Last year, a fig tree was planted outside the kitchen, in memory and honor of Evans Mank. It was a sapling, and it spread leaves, and there were little fruits threatening to become actual fruits. And then the leaves fell off, and the fruits fell off, and the tree looked pretty bad for a while. In fact, it looked pretty dead.
Now, there’s a new fig tree sprouting out from the old one. There are these glorious green stalks that are well-rooted in the older tree, and the leaves are full and vibrant. The old tree is providing structure and protection to the new life that is springing up.
I wanted to share this little Easter story with you. I want to share the big Easter story with you Sunday—and a justice dinner tonight, and bread and wine on Thursday, and the voices of women of color on Friday—but especially Sunday. Easter is the culmination of what we must do as Christians; every other Sunday, every other holy day, every other ethic and moral and step we take comes back to the empty tomb of Christ. Because where there should be rocks and decay, a lifelessness that is inescapable, there is instead the promise of hope, the smell of fresh air, and a God that is capable.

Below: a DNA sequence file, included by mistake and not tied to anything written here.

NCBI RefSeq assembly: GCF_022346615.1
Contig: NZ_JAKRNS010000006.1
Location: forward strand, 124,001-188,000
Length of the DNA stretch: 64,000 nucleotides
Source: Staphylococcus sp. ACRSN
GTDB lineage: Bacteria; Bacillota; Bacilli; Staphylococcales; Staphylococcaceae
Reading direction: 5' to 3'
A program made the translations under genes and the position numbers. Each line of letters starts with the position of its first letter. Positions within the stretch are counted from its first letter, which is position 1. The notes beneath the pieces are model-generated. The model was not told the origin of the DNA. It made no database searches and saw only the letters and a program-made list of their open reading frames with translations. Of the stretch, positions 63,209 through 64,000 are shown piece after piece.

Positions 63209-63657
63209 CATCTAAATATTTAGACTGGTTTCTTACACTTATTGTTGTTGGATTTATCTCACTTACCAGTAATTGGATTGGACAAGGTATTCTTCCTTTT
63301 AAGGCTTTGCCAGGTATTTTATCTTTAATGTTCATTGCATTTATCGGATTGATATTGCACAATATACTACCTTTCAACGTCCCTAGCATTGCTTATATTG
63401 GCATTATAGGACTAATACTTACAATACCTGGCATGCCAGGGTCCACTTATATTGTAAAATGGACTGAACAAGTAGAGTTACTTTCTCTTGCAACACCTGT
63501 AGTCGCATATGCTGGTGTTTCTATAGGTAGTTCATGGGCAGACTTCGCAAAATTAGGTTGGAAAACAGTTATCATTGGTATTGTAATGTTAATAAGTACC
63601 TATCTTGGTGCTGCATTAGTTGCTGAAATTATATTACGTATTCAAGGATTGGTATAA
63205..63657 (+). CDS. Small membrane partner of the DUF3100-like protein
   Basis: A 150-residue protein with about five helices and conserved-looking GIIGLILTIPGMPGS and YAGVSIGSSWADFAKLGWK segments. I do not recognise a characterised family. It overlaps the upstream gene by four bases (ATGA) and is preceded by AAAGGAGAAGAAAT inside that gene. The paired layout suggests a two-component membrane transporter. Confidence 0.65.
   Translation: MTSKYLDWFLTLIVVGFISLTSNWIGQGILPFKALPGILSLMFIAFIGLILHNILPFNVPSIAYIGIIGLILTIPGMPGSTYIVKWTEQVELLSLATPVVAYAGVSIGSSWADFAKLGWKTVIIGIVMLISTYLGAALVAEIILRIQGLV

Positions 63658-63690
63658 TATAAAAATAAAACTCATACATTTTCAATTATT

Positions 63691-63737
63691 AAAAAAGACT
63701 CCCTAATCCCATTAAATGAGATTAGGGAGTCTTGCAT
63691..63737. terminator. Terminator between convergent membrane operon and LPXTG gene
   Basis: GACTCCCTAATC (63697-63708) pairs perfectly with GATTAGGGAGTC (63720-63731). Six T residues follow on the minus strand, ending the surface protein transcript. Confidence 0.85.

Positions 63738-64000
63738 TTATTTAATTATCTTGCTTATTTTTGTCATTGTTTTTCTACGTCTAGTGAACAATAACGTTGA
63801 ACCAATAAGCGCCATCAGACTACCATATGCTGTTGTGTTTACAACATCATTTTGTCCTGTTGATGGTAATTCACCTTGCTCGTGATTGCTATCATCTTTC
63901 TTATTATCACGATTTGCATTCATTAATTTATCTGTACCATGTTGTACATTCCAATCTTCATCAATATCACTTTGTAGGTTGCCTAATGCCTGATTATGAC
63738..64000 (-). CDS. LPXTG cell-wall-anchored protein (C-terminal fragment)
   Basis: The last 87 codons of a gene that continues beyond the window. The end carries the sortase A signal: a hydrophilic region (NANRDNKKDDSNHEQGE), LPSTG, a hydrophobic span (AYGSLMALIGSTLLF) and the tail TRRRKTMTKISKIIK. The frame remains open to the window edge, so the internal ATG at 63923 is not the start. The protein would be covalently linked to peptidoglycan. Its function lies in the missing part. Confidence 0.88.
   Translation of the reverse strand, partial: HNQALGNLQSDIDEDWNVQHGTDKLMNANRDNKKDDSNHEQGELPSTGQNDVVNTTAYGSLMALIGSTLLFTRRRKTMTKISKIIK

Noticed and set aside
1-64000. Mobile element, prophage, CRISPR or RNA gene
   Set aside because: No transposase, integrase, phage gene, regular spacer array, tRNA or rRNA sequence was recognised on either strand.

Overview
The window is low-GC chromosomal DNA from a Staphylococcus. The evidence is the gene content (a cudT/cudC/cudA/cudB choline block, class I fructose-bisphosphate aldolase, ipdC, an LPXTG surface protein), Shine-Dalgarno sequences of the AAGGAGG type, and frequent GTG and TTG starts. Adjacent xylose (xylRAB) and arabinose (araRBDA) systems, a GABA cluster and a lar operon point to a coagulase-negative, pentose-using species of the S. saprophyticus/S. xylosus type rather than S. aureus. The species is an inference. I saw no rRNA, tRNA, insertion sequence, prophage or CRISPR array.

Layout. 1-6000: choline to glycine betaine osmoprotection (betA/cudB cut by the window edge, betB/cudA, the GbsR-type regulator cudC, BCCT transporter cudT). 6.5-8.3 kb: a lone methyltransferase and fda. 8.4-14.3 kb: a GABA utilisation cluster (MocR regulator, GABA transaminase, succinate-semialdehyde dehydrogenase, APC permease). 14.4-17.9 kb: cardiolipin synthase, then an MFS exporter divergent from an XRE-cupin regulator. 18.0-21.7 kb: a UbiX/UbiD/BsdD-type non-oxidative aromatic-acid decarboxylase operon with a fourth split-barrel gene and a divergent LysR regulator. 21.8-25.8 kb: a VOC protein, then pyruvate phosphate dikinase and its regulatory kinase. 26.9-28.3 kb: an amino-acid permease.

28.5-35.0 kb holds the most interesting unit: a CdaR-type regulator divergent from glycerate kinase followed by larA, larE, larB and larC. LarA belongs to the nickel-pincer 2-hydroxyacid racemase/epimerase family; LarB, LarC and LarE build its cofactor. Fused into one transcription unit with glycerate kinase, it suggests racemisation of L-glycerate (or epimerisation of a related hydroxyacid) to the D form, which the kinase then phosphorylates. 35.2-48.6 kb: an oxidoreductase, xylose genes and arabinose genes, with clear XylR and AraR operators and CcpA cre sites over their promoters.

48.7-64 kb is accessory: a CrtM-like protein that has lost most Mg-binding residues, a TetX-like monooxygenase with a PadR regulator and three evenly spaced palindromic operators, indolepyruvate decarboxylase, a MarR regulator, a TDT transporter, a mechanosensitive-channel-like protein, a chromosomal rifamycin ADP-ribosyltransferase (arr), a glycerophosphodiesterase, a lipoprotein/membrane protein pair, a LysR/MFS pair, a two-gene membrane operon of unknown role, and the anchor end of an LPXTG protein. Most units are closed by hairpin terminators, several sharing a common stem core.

The disciples that first Easter were confused, “for as yet they did not understand the scripture, that he MUST rise from the dead.” God loves us because that’s what God must do. Jesus resurrects because that’s what Jesus must do. The Spirit joins us in worship and as a community because that’s what the Spirit must do—not because of obligation, but because of purpose, and presence. Fig trees grow because fig trees grow, as it were.
I look forward to seeing you (and a whole lot of people) Sunday, if not sooner.